The New York Times reports this morning that Jeffrey Epstein, the wealthy financier accused of sex trafficking dozens of teenage girls and young women, and who died by suicide in prison on August 10 while awaiting trial, preyed on dancers in New York City. The article tells the accounts of four women, two referenced in court papers and two who were interviewed by the newspaper. All were approached by a recruiter—and in half the cases, that person was another dancer.
The New York Times reported this morning that Jeffrey Epstein, the wealthy financier accused of sex trafficking dozens of teenage girls and young women, and who died by suicide in prison on August 10 while awaiting trial, preyed on dancers in New York City. The article tells the accounts of four women, two referenced in court papers and two who were interviewed by the newspaper. All were approached by a recruiter—and in half the cases, that person was another dancer.
Many of this morning's students outside the "GMA" studios with the five teachers in the front row. Chava Lansky.
At 6:30 this morning, I exited the subway in Times Square and walked towards the group of dancers gathered outside the "Good Morning America" studios. The moment I entered the fray, any lingering early morning grogginess disappeared; the energy in the crowd was palpable. By 7 am, the time that "GMA" goes live to millions nationwide, over 300 dancers of all stripes had gathered, and class began.
If you've been waiting with bated breath for the ballet emoji that is due to hit iPhones everywhere this September, we might have something even better to add tutus to your texts in the meantime—these cute new ballerina iMessage stickers, now available for download from the App Store.
Members of the Paris Opéra Ballet give a surprise performance on an Air France flight from Shanghai to Paris. Courtesy Air France.
Just imagine: you're settling in for a long international flight, when suddenly Tchaikovsky's Swan Lake starts playing on the intercom—and a group of feather-clad ballerinas bourrée down the aisle. That's exactly what happened last week to Air France customers on a Paris-bound flight from Shanghai, when 10 members of the Paris Opéra Ballet gave a impromptu performance throughout the plane's cabins.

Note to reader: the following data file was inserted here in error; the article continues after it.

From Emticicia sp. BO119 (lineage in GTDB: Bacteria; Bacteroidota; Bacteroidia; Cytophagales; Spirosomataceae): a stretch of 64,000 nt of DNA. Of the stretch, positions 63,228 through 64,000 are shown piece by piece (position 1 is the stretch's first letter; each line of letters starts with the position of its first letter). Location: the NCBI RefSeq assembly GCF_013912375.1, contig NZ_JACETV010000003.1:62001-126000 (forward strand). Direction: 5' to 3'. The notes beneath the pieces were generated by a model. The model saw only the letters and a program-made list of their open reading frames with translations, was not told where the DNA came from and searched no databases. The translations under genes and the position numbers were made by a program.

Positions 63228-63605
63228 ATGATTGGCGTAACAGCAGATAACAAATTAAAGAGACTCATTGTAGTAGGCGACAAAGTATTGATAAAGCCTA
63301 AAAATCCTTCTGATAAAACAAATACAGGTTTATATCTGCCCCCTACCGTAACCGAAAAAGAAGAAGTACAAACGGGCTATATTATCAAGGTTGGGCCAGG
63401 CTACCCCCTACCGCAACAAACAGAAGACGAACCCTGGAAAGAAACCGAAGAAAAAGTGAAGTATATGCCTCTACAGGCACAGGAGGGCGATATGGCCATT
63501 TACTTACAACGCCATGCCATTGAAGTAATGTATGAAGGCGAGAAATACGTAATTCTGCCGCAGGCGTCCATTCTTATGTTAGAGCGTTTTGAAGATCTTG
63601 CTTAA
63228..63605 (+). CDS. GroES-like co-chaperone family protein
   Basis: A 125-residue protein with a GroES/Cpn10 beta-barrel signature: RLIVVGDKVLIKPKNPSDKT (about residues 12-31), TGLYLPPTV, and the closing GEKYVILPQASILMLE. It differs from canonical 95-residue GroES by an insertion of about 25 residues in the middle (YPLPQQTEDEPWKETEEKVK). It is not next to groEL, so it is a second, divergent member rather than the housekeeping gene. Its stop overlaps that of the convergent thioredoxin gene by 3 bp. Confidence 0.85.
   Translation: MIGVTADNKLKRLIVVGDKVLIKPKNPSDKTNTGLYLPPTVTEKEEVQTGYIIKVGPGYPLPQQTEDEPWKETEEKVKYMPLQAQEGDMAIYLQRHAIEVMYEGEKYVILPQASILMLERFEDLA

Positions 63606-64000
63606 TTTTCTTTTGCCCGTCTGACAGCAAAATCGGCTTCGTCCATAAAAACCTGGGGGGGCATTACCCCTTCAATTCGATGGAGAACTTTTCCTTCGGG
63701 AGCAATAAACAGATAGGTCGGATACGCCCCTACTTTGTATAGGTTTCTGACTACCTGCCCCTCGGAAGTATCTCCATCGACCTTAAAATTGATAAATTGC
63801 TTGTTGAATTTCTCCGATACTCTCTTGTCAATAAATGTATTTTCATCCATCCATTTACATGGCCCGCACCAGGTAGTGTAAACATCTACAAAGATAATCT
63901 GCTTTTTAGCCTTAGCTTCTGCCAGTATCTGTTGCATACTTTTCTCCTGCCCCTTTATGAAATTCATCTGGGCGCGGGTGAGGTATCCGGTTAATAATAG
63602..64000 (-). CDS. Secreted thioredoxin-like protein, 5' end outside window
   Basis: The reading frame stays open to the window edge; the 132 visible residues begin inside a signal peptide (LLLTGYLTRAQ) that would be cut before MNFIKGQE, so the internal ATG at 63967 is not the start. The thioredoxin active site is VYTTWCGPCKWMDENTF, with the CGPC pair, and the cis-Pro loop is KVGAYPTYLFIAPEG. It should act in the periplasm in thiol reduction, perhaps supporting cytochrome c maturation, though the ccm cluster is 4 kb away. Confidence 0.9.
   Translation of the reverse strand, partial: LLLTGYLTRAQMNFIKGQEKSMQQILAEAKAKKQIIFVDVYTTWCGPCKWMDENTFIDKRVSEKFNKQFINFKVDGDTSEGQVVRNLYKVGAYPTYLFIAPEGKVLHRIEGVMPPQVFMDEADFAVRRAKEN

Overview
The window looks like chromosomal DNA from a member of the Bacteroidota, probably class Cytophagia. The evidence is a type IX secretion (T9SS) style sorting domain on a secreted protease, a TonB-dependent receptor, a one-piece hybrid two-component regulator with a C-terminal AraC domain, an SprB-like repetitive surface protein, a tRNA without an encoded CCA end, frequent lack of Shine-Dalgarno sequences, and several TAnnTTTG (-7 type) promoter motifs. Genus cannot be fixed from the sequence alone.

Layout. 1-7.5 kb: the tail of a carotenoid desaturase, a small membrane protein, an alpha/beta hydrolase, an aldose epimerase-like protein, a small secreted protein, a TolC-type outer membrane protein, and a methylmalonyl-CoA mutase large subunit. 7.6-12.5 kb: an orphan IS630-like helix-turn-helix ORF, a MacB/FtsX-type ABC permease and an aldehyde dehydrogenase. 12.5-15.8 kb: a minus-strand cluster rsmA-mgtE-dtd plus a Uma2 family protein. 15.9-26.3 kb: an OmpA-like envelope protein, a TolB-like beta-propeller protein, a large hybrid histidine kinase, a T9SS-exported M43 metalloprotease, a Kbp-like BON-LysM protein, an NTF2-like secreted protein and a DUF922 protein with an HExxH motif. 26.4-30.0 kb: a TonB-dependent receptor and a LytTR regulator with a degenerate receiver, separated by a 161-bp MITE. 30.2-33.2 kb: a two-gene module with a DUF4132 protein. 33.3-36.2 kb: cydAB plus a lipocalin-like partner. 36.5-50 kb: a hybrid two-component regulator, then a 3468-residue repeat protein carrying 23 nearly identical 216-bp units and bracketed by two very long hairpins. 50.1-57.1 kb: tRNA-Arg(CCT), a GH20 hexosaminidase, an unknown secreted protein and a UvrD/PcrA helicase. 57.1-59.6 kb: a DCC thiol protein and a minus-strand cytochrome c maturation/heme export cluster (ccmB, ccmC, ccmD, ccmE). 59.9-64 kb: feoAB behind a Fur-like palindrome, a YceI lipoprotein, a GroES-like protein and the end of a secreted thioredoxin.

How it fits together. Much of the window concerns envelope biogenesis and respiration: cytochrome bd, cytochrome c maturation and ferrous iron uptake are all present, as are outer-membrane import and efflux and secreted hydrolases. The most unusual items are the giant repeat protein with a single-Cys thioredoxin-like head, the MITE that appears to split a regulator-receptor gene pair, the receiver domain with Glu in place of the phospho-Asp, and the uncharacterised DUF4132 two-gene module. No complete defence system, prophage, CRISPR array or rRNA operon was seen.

Aran Bell in Swan Lake. Photo by Gene Schiavone, Courtesy ABT.
Most years, American Ballet Theatre closes its spring Met season with a sweet surprise: company promotions. Artistic director Kevin McKenzie just announced that two members of the corps de ballet—Aran Bell and Joo Won Ahn—are being promoted to soloist, effective September 1.
Gemma Bond in the studio with ABT's Cassandra Trenary. Jim Lafferty.
If like us you're already mourning the end of American Ballet Theatre's marathon Met season, don't fear. The company just announced the lineup for its fall season, and there's a lot to look forward to.
Running October 16-27 at Lincoln Center's David H. Koch Theater, ABT's fall lineup includes world premieres by choreographers Twyla Tharp and Gemma Bond. While Tharp has been creating for ABT since 1976 (the company's Met season included a trio of her works), corps dancer Gemma Bond will be making her choreographic debut for ABT's main company. The season also shines a spotlight on principal Herman Cornejo, who will be celebrating his 20th anniversary with the company.
2019 YoungArts finalist Kali Kleiman. Photo by Em Watson, Courtesy YoungArts.
If you're looking for something to add to your summer to-do list alongside "wash smelly ballet bag," or "burn heinous recital costume," consider adding "apply to prestigious national arts competition" as a line item. Now through October 11, the National YoungArts Foundation is accepting applications for its annual YoungArts competition.